The Best Animal Lover Jobs for 2016 and Beyond?
By Paula Fitzsimmons
Working for animals is a labor of love. If your career aspirations involve protecting some of this planet’s most defenseless creatures, there’s probably little that can keep you from your goals.
Including job forecasts.
I’m not a huge fan of basing career choices solely on statistics, and here are a few reasons why . . .
• What good is choosing a career based on a trend or statistic if it doesn’t bring you satisfaction?
• There are no guarantees that a job on this year’s – or this decade’s – “best” or “hottest” list will remain there indefinitely. Economies, trends, and markets change.
• High-growth fields attract a lot of attention – which in turn could cause the market to become over-saturated.
• Even if a field has plateaued or is growing slowly, organizations still need to hire people to get the work done. Workers retire and resign; new jobs are created.
Fewer openings mean you’ll have to learn ways to stand apart from your competition and learn to adapt.
That said, forecasts can also be useful as a general guideline. If the US Bureau of Labor Statistic’s Occupational Outlook Handbook or other job reports continue to say that a job is trending down cycle after cycle, it’s a sign to pay attention. It doesn’t mean you can’t still work in the same field – animal care, fundraising, communications – but you may need to tweak your specific career choice.
For instance, as long as animals remain in our lives, there will be a need for people to work in the health care field – but who’s to say what the need will be specifically for say, pet massage therapists? Fields, jobs, organizations, and markets evolve.
Let’s take a look at projections for animal-related careers, and general careers that often translate into animal protection work.
I’m using some of the data from the recently-updated Occupational Outlook Handbook, compiled by the US Bureau of Labor Statistics. Something to keep in mind: Their job outlook percentages are based on projected growth rates for 2014 through 2024. The average growth rate for all jobs is seven percent.
Writing: At first glance, the BLS forecast for writers and authors looks dismal. Even though the field is growing slower than average (at two percent), it’s still growing. Which means there is still a need for writers.
Writing spans a wide field that encompasses an assortment of niches – self-publishing, nonprofit writing, copywriting, article writing, and technical writing, to name a few.
Depending on your niche and skills your success rates will vary. On one hand, newspapers are on the decline, but writing content for online venues has expanded.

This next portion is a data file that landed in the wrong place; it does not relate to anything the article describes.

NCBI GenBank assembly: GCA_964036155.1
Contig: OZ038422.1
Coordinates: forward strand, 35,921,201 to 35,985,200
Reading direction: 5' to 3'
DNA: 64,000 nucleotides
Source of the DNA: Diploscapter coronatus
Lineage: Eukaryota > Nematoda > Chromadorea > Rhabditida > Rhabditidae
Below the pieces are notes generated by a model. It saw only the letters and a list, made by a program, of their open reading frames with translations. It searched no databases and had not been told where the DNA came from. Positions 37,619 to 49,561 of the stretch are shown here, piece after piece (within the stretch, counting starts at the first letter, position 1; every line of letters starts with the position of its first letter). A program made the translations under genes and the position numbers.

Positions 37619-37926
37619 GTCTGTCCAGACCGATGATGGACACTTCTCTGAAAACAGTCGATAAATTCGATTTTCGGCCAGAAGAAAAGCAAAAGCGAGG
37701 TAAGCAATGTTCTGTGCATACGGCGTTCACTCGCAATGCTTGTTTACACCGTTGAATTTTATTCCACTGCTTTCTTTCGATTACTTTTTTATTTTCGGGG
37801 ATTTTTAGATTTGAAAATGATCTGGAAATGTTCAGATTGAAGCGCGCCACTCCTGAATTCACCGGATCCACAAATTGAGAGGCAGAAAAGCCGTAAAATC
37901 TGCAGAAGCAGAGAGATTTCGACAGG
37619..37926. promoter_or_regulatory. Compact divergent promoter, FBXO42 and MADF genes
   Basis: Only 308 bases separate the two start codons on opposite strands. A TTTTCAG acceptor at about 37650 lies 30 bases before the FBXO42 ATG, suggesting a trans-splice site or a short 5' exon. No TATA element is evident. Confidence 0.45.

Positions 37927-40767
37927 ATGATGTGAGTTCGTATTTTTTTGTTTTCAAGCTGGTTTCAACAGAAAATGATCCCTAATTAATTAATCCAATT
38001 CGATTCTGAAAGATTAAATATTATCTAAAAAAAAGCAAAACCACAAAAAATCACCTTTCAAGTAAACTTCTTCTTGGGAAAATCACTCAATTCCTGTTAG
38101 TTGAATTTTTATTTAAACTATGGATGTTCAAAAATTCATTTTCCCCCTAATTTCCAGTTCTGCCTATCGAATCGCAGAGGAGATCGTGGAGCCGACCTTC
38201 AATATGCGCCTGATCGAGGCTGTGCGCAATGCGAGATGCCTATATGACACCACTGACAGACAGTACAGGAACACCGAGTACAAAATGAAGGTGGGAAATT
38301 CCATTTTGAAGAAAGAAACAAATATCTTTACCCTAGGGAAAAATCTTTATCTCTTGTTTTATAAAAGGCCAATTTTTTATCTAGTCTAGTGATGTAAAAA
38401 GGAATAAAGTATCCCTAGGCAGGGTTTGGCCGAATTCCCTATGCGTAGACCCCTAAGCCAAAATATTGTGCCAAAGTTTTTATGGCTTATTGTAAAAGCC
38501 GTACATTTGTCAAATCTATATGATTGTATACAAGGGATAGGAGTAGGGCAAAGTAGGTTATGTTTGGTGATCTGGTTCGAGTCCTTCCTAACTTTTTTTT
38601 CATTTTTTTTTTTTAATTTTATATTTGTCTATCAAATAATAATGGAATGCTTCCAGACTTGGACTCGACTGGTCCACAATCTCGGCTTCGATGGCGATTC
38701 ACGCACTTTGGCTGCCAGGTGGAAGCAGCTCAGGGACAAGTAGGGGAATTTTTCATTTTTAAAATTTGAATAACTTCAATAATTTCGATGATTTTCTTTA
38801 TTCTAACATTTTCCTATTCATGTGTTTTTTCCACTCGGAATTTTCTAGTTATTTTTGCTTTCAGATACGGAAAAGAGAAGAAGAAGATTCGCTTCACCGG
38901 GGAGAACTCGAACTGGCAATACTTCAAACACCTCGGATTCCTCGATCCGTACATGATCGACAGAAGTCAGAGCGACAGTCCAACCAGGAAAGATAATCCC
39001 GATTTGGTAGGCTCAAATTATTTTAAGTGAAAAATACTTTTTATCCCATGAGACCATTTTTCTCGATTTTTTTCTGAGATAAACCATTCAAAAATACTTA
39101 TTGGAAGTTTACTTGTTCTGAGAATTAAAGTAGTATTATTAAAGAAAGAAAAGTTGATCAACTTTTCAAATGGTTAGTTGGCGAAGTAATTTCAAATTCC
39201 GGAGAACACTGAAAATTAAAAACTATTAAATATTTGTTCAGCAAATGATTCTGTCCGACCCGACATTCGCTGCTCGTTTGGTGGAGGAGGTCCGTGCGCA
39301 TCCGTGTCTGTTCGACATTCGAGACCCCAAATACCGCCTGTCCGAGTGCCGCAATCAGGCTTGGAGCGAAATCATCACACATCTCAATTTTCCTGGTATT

Possible employment scenarios for animal lovers: Writing freelance magazine articles for animal welfare & conservation magazines; writing blog posts and other content for nonprofit organizations; self publishing a book.
Good read: “Writer, Author . . . Animal Lover”
Public relations: Every nonprofit and business wants to be seen in the best possible light. The proliferation of social media has created more opportunities (and need) for organizations and businesses to connect with members, donors, customers, supporters, and the public. These organizations need people with experience in public relations, marketing, and communications.
The BLS shows public relations is growing as fast as average, at six percent.
Possible employment scenarios for animal lovers: Marketing director for a companion animal food company; digital communications expert for an animal nonprofit; public relations consultant for a conservation organization; outreach coordinator for an animal rescue.
Veterinary care: The animal healthcare field is hot. According to the BLS, the veterinary technologist and technician field is projected to grow much faster than average . . .at a whopping 19 percent.
The projected growth rate for veterinarians is all excellent; it’s growing faster than average at nine percent.
Companion animal sitting & boarding: The BLS has a category called Animal Care & Services, which is projected to grow at 11 percent, a faster than average rate. It lumps an assortment of careers together – including groomers, pet sitters, and animal caretakers – so it’s hard to ascertain the pet sitting fields specific long-term outlook.
But based on reports and articles, including “Why One Recession-Proof Industry Just Keeps Growing”, published in Forbes, it’s safe to say this market will continue to grow.
For more insights on the pet sitting field, check out the “2015 Pet-Sitting Industry Forecast”, which you can download for free on the Pet Sitters International website.
Fundraisers: As long as nonprofits need money to operate and do their good work, they will be in need of fundraising and development professionals. The BLS shows the need for fundraisers is growing growing faster than average, at nine percent. This is consistent with what I’ve found – job postings for fundraisers is one of the most common.
Possible employment scenarios: Grant writer for animal sanctuary; events coordinator for an animal rescue; big donor director for an animal protection agency.
Let job forecasts and statistics serve as guide, but don’t become so immersed in them that you lose your focus. There is always room for passionate animal advocates working in numerous fields – even if it’s not spelled out specifically in a forecast.